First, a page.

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engineering

David

David

Heating Engineer

146


  • Video »
  • Case Study »

    David provides an insight into his career being an heating engineer. Many buildings like office blocks, schools, hospitals, shopping centres and airport terminals use heating and air conditioning (ventilation) systems. It is your job to install heating and air conditioning systems, and service them so that they continue to work perfectly. Your career prospects aren’t just a load of hot air, either.

  • Did you know? »
    • Heating Engineers so their bit for the environment by replacing old boiler systems and installing more energy efficient models.
    • Your boiler accounts for 60% of your household’s annual energy costs. By turning down your thermostat by as little as one degree, you could reduce your heating bills by almost 10% and using far less energy, making it more sustainable.

  • Routes »

    You can get into this job through a college course or an apprenticeship. Courses include:

    • Level 2 Diploma in Plumbing and Heating
    • Level 3 Diploma Building Services Engineering

  • Entry Requirements »
    • 2 or more GCSEs at grades 9 to 3 (A* to D), or equivalent, for a level 2 course.
    • Usually need minimum of 3 GCSEs (or equivalent) at grades 9 to 4 (A* to C) in maths, english and science

  • Skills and Knowledge »
    • The ability to use, repair and maintain machines and tools
    • To be thorough and pay attention to detail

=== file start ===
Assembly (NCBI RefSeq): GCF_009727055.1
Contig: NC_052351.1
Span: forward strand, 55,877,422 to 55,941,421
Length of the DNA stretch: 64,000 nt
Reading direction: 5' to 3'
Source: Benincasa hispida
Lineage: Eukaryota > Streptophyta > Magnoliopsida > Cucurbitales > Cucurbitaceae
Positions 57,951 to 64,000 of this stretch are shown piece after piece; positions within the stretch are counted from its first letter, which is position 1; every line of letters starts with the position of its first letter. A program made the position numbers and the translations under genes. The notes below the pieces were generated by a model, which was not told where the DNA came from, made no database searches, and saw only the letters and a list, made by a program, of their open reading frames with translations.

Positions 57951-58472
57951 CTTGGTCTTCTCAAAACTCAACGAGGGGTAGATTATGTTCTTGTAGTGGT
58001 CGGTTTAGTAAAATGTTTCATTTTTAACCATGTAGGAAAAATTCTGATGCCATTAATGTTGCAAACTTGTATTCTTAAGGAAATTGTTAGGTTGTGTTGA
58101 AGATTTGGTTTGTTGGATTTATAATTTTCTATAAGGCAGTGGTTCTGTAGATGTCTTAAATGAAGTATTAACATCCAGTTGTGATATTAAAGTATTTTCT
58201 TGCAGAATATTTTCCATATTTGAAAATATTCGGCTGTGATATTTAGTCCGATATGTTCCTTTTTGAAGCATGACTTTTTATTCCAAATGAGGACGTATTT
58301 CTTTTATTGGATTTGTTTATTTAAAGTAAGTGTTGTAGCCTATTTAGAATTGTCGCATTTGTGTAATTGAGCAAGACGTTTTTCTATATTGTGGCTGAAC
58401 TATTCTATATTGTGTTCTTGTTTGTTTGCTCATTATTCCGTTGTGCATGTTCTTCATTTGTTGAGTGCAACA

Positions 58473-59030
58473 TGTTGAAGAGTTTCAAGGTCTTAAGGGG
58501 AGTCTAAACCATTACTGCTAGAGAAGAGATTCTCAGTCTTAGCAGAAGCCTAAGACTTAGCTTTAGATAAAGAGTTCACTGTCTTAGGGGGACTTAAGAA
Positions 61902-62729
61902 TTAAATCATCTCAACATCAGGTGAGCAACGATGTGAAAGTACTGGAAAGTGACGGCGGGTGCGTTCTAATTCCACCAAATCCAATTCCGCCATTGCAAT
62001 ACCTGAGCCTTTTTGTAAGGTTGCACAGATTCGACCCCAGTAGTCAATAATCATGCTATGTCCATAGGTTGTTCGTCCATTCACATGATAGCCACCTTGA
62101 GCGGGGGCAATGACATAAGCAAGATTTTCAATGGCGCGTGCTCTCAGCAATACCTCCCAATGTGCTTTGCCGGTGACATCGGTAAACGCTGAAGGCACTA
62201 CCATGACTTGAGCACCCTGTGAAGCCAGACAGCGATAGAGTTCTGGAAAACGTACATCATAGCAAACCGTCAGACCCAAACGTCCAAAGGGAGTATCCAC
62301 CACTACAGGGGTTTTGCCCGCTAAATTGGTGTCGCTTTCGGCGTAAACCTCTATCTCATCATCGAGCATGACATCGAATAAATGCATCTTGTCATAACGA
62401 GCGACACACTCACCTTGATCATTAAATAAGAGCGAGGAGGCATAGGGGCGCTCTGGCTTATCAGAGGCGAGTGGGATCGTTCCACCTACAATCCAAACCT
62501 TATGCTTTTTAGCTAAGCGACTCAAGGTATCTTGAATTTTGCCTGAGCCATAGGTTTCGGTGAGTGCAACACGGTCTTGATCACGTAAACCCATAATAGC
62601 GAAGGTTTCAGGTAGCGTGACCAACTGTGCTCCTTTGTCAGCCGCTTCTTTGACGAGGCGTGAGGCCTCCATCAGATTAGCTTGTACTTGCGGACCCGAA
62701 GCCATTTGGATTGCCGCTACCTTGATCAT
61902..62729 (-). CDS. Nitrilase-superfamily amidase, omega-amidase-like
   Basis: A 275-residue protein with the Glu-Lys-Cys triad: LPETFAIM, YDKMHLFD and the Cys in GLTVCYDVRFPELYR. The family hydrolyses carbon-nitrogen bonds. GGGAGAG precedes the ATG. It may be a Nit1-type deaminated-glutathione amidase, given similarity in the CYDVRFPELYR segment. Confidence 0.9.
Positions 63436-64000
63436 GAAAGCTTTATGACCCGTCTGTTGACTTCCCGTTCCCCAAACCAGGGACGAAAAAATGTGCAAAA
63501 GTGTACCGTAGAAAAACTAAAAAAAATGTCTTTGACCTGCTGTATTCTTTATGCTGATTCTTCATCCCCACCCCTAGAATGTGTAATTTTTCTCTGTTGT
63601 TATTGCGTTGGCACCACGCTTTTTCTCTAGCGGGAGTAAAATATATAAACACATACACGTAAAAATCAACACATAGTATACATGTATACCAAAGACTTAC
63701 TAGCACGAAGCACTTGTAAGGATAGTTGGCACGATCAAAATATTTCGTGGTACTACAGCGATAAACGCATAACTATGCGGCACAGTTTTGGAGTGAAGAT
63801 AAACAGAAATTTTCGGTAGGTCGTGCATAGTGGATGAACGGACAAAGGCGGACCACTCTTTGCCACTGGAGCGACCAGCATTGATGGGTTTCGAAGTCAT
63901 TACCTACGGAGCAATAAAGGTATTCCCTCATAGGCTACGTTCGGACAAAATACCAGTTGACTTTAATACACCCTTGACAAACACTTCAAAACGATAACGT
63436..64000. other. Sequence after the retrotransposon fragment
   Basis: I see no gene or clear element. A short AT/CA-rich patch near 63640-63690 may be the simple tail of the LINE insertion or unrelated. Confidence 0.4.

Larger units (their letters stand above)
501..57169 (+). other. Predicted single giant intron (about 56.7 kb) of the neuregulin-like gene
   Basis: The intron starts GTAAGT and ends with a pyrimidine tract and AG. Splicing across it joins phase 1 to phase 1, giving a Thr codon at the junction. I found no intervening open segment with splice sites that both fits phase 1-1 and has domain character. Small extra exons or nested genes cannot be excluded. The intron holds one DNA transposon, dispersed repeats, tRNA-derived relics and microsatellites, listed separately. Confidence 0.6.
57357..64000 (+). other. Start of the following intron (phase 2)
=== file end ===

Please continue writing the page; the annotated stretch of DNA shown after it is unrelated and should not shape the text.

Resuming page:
• Customer service skills
    • The ability to use your initiative
    • Knowledge of building and construction
    • Analytical thinking skills
    • Patience and the ability to remain calm in stressful situations
    • Persistence and determination
    • To be able to carry out basic tasks on a computer or hand-held device

  • 10 reasons why »
    1. Job variety - different every day - different customers and sites
    2. Work with new technology - boilers, cylinders, solar, smart controls, etc.
    3. Help the environment by replacing old, inefficient systems with new ones
    4. Detective work - identifying and solving engineering problems
    5. You can be your own boss up to a point - time planning and decision making - self employment option
    6. Employable - lots of companies and lots of demand
    7. The work can be quite physical
    8. Some employers will supply you with vehicles, tools, training, licences, insurance, ppe, etc.
    9. Travel around and meet lots of people
    10. Do a lot of calculations and measurements

  • Other roles that may interest you »

    You could move into a managerial role or technical sales.

    With further training you could become a building energy management system control engineer.

  • Useful Links »

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